Wells Fargo Donates $2 Million to Main Street Launch in Oakland

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Robert Lattimore, Main Street Launch; Sherri McMullen, owner of McMullen Boutique; Christina Pels-Martinez, Wells Fargo; Raminder Somal, Wells Fargo; Jacob Singer, PhD, Main Street Launch.

Wells Fargo Bank gave a $2 million grant to an Oakland-based small business lender on Monday morning, according to bank officials.

The donation to Main Street Launch, described as a Community Development Financial Institution, was announced at a news conference at a small business in Oakland – McMullen Boutique at 2257 Broadway in Oakland.

Sherri McMullen, the boutique owner, spoke about the importance of small business loans, and her experience as a Main Street Launch client.

“An investment in a small business, like McMullen, is an investment in someone’s dream and in the growth of the local economy,” she said in a statement.

In an interview, McMullen noted that she had been uncomfortable attempting to get conventional funding when she decided to open her boutique. She ended up going to friends and using her savings. Eventually, she was introduced to Main Street Launch and applied for a microloan.

It made all the difference for her. Robert Lattimore, who helps provide access to capital for African American entrepreneurs at Main Street Launch,  understood small business in general, and specifically understood McMullen’s business and personal goals as a single mother trying to raise a son and maintain her Oakland roots.

“With that funding, I’ve been able to bring on people, you know, more staff management, employees who are employed in Oakland and live in Oakland. That’s also important to help my staff with their needs as well,” McMullen said.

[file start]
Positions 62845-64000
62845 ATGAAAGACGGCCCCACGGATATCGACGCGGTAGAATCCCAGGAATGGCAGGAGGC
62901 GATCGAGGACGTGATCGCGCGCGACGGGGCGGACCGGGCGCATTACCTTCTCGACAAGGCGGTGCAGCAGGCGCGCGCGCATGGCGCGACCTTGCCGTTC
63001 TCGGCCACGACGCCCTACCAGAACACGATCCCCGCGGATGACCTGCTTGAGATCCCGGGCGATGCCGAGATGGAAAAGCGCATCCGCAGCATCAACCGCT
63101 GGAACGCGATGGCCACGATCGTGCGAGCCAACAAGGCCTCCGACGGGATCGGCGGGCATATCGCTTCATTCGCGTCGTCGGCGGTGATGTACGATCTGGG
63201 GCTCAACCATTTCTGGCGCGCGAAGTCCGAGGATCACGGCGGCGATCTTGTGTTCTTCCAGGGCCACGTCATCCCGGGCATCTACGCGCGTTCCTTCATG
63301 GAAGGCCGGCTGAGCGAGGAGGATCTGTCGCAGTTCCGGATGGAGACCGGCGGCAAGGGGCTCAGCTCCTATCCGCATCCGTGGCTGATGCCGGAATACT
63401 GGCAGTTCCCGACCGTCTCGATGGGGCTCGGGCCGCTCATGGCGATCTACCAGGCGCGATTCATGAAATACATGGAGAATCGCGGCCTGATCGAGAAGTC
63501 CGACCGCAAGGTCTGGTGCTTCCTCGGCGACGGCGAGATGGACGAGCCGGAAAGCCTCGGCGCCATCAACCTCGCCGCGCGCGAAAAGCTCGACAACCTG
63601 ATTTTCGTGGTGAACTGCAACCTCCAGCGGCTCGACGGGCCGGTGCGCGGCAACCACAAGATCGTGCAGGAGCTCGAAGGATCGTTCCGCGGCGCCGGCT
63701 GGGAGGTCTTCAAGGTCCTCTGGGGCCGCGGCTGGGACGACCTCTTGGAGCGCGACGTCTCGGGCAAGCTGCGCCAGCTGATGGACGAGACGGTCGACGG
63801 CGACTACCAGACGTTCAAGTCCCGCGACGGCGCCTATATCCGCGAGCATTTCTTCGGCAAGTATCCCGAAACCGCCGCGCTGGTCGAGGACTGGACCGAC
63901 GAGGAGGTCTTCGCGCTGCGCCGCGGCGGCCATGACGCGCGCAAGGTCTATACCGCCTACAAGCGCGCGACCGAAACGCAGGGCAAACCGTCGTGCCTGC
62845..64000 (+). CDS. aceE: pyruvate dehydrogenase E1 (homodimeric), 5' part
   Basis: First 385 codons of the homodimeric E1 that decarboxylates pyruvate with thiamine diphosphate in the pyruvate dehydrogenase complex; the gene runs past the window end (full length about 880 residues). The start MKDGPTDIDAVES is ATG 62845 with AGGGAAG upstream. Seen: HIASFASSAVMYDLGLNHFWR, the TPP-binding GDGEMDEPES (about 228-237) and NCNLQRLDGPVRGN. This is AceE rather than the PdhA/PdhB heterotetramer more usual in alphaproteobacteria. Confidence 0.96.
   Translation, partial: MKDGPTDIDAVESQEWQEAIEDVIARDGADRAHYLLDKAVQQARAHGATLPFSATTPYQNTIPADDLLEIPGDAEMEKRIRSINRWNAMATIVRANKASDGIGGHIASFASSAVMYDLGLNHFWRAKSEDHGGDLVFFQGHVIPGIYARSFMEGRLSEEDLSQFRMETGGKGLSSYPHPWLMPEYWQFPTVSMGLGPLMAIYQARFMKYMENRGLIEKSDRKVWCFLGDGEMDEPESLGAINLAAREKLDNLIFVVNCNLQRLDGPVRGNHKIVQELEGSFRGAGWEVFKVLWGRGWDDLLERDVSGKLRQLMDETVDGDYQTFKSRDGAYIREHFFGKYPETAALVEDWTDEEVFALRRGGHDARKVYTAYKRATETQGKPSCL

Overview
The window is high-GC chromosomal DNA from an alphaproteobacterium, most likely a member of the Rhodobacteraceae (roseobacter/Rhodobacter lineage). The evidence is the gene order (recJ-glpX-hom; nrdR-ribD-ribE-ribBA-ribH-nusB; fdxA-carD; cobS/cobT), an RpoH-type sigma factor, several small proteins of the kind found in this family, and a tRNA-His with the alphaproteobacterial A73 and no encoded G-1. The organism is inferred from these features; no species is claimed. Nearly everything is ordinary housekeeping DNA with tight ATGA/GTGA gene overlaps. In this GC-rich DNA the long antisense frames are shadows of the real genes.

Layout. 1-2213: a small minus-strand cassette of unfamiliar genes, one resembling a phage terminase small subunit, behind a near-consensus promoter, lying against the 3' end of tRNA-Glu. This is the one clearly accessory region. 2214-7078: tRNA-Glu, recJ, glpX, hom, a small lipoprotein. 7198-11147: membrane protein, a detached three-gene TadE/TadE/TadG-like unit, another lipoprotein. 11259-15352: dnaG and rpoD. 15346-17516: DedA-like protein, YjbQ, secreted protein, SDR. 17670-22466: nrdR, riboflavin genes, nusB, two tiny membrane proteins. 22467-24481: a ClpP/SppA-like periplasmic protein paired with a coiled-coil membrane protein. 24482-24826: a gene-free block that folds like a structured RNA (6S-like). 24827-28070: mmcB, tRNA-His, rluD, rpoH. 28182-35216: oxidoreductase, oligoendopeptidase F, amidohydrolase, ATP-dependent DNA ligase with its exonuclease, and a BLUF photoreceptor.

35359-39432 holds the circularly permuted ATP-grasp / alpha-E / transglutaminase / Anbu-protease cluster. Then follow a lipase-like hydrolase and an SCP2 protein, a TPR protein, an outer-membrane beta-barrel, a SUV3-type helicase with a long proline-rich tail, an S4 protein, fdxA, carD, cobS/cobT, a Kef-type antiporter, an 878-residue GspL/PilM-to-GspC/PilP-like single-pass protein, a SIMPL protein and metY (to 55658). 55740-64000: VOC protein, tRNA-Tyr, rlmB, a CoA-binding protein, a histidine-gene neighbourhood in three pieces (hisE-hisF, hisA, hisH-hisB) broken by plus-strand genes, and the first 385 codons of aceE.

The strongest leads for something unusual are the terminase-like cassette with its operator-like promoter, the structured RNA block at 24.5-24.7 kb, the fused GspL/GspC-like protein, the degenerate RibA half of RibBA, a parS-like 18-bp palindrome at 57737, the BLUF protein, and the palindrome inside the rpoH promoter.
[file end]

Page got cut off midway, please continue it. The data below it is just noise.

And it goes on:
Wells Fargo’s commitment at this time helps extend Main Street Launch’s reach. “And, (the grant) is helping support a community, it’s helping support people who are really grounded and rooted in helping the economic growth of a city that they care so much about,” McMullen said.

Lattimore,  Main Street Launch executive vice president of diverse markets, is also passionate about “small businesses in the Bay Area because small businesses are really the backbone of the economy of the United States. For example, there are about 2.85 million African-American small businesses located throughout this country. As we move toward the year 2046 the demographics of this country will change. And, it’s critically important that small businesses and particularly businesses of color are a part of a vibrant community, and by them being vibrant it will allow them to create assets, wealth, and income.”

For more information on Main Street Launch, please go to:  https://www.mainstreetlaunch.org/.

Bay City News, Internet sources contributed to this report.

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